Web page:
Did you know that one out of every three employees have a special need that requires some form of accommodation at work? That means more than 33% percent of employees aren’t reaching peak performance at work, perhaps in part because their workspaces aren’t designed to meet their needs.
Though the phrase “diversity and inclusion” can refer to a large swath of topics, this article will focus primarily on designing and building for inclusion. What can be done from a design-and-build standpoint to facilitate productivity, innovation, and satisfaction for individuals of all physical and cognitive abilities? Let’s take a look.
What is Inclusive Workplace Design?
Also known as “universal design,” inclusive workplace design focuses on creating buildings, environments, and workspaces that are intrinsically accessible to everyone. It’s a proactive approach to designing and building workspaces that account for individuals of all abilities and meet employees’ needs without drawing attention to special requirements. Some examples of universal design features that employers can implement at little or no cost include lever door handles, flat-panel light switches, large-print labels, and task-lighting choices.
However – with the aforementioned features being a great place to start – inclusive workplace design scales well beyond the easy-to-use light switch or door handle. It encompasses interior features – such as hallways, door frames, environmental controls, and more – that facilitate various working styles. In fact, according to the North Carolina State University, there are seven principles of universal design, which are summarized by Work Design Magazine as follows:
— 01 —
The design must be useful and marketable to people with diverse abilities.
— 02 —
Flexibility in use:
The design must accommodate a wide berth of preferences and abilities.
— 03 —
Simple, intuitive use:
Design must be easy to understand for the user, regardless of knowledge, experience, present concentration level, or language skills.
— 04 —
Necessary information is communicated to the user effectively, regardless of sensory abilities or environmental conditions.
— 05 —
Tolerance for error:
Design minimizes risk and accounts for potential consequences of unplanned actions.
— 06 —
Low physical effort:
Allow for efficient and comfortable use with minimal strain.
— 07 —
Size and space for approach and use: Supply adequate size and space for approach, reach, manipulation, and use – regardless of the user’s physical size, mobility, or posture.
How to Make Inclusive Design a Reality
Whether you’re selecting a new office space or renovating an existing one, there are many things to consider when cultivating an inclusive office space that meets employees’ diverse needs. Below are just a few of those considerations to help get you started:
Gather information and statistics about your employees
Key considerations might be what kind of physical or developmental challenges your employees might be facing, as well as how they best individually focus.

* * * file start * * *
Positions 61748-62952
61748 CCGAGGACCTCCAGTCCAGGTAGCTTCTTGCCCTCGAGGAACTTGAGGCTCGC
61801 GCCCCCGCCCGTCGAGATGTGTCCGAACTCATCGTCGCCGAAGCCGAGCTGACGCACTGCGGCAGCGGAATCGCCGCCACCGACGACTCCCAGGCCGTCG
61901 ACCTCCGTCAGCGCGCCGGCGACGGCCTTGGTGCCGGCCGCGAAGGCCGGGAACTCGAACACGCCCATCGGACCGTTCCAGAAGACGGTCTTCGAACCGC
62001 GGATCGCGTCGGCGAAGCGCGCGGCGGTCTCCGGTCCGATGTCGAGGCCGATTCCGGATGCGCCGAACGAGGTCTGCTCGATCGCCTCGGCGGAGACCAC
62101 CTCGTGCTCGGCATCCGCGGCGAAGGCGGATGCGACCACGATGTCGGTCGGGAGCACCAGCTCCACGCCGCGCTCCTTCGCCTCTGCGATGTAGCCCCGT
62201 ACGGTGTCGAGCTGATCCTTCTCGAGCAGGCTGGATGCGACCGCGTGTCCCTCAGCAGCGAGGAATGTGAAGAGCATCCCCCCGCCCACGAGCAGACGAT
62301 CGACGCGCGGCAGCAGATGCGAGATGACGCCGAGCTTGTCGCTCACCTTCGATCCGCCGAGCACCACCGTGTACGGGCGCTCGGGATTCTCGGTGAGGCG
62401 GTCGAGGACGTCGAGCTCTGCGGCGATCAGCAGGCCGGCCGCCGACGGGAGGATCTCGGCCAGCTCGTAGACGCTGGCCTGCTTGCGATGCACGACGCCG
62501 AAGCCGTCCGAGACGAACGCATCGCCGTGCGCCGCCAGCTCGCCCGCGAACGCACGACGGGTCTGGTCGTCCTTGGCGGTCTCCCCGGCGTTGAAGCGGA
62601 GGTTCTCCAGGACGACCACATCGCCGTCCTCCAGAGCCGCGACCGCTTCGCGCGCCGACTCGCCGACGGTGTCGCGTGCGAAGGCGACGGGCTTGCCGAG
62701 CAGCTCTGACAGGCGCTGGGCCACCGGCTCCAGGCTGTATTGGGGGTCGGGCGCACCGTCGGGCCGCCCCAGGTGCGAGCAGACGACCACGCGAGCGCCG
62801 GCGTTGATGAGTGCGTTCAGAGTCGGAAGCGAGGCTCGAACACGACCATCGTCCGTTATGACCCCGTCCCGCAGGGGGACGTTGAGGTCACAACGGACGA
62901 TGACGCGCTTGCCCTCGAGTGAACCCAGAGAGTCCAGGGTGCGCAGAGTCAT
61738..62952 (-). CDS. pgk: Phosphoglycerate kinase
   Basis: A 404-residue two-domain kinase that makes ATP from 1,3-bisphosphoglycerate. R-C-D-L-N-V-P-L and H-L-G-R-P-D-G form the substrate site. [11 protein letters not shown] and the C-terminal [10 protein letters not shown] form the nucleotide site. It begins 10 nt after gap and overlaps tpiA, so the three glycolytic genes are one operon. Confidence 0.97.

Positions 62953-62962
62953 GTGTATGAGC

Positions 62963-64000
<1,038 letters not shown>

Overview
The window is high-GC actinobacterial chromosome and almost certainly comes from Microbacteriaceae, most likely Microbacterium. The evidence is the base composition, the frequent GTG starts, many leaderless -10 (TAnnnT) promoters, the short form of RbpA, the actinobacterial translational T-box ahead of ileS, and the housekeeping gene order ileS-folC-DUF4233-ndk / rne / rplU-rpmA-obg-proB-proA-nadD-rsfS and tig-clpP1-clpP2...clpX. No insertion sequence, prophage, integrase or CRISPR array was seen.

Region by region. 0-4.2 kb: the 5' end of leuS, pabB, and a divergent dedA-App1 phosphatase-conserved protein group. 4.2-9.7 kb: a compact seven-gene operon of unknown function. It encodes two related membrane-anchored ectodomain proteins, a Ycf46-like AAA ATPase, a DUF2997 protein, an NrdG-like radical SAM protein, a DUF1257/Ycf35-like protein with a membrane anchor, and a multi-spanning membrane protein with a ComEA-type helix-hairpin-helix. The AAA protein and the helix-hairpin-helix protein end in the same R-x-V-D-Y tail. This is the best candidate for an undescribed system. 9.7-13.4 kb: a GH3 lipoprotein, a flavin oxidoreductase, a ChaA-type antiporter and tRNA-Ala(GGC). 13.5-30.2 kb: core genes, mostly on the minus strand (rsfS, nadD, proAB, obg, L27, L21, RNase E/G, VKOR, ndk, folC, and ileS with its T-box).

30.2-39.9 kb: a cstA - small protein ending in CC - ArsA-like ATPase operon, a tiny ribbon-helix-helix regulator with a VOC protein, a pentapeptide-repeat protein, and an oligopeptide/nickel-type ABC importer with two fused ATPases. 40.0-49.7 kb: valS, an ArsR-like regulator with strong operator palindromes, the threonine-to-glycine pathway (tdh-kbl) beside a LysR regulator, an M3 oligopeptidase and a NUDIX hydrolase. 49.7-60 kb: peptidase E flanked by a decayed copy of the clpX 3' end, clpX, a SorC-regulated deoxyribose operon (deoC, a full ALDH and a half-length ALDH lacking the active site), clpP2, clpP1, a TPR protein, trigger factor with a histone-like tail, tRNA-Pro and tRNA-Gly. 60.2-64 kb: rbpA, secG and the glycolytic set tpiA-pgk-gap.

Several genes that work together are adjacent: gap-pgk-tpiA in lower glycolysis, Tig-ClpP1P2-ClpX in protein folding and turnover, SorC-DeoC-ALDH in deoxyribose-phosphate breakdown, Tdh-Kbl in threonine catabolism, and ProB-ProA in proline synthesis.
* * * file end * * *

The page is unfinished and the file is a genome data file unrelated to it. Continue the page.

Get familiar with smart tech and its benefits for employee productivity
New workplace technologies are emerging every day. Consider BrainLit, a light technology that mimics natural daylight to create natural lighting environments that effectively increase employee mood and productivity. Smart technologies such as this give individual users the ability to adjust lighting to their liking. This allows employees to optimize their surroundings for focus– boosting their mental health and increasing productivity in the process.
Consider your layout
For companies moving to a new office space or renovating an existing one, opt for a layout with wide hallways, spacious interior door frames, and a mix of large and small spaces.
Consider modification options
Companies looking to implement universal design features into an existing space can use partitions and dividers to create delineated spaces for collaboration and individual focus.
For more ideas on designing an inclusive workspace that meets a diverse range of employee needs, check out this article by Work Design Magazine.
How Talisen Construction Promotes Diversity & Inclusion in Our Builds
We’ve been implementing inclusive design features into our projects for nearly a decade here at Talisen. For instance, this build for Manhattan Children’s Center— a two-floor school specializing in students with special needs – called for a new sensory gym, a wheelchair lift, and multiple pantries, kitchens, bathroom, and laundry facilities for life skills classes.
On the workplace design front, our efforts at Google’s 111 Eighth Avenue allowed employees to bring their work outdoors with an innovative and user-friendly terrace space that couples as an outdoor work environment. Additionally, many of Talisen’s corporate interior projects have called for inclusive design features, including corporate build-outs and renovations we completed for Accel Partners, A&E Networks, Genpact International, Lead Edge Capital, Oribe, and Tory Burch.
What’s more, for building owners looking to give tenants more freedom to create inclusive spaces, white-boxing is an excellent option that allows for endless customization possibilities. Our 40,000 sq. ft. office renovation for Cushman and Wakefield at 2 Park Avenue is a prime example of how white-box templates give tenants a blank slate that allows them to design and build for inclusion as they see fit.
Contact Talisen Today
Want to learn more about designing and building for inclusion? Contact us today to keep the conversation going!